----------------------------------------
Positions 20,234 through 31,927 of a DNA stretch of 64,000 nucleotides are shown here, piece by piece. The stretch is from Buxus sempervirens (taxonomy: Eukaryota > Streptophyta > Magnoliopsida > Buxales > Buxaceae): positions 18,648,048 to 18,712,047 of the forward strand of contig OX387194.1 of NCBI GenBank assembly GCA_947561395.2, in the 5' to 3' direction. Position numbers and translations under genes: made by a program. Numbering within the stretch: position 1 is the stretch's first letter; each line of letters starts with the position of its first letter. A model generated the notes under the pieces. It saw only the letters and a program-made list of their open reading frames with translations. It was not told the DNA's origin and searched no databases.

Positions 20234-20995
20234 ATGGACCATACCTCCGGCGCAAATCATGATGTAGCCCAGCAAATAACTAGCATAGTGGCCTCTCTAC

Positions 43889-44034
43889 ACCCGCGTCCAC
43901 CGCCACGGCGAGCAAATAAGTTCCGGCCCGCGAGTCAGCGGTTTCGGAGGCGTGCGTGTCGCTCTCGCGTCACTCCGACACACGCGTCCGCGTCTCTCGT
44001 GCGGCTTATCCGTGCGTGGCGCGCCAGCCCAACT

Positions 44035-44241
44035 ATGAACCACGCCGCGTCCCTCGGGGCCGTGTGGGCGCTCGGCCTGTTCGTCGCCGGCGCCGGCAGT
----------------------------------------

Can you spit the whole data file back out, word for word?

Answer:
Positions 20,234 through 31,927 of a DNA stretch of 64,000 nucleotides are shown here, piece by piece. The stretch is from Buxus sempervirens (taxonomy: Eukaryota > Streptophyta > Magnoliopsida > Buxales > Buxaceae): positions 18,648,048 to 18,712,047 of the forward strand of contig OX387194.1 of NCBI GenBank assembly GCA_947561395.2, in the 5' to 3' direction. Position numbers and translations under genes: made by a program. Numbering within the stretch: position 1 is the stretch's first letter; each line of letters starts with the position of its first letter. A model generated the notes under the pieces. It saw only the letters and a program-made list of their open reading frames with translations. It was not told the DNA's origin and searched no databases.

Positions 20234-20995
20234 ATGGACCATACCTCCGGCGCAAATCATGATGTAGCCCAGCAAATAACTAGCATAGTGGCCTCTCTAC

Positions 43889-44034
43889 ACCCGCGTCCAC
43901 CGCCACGGCGAGCAAATAAGTTCCGGCCCGCGAGTCAGCGGTTTCGGAGGCGTGCGTGTCGCTCTCGCGTCACTCCGACACACGCGTCCGCGTCTCTCGT
44001 GCGGCTTATCCGTGCGTGGCGCGCCAGCCCAACT

Positions 44035-44241
44035 ATGAACCACGCCGCGTCCCTCGGGGCCGTGTGGGCGCTCGGCCTGTTCGTCGCCGGCGCCGGCAGT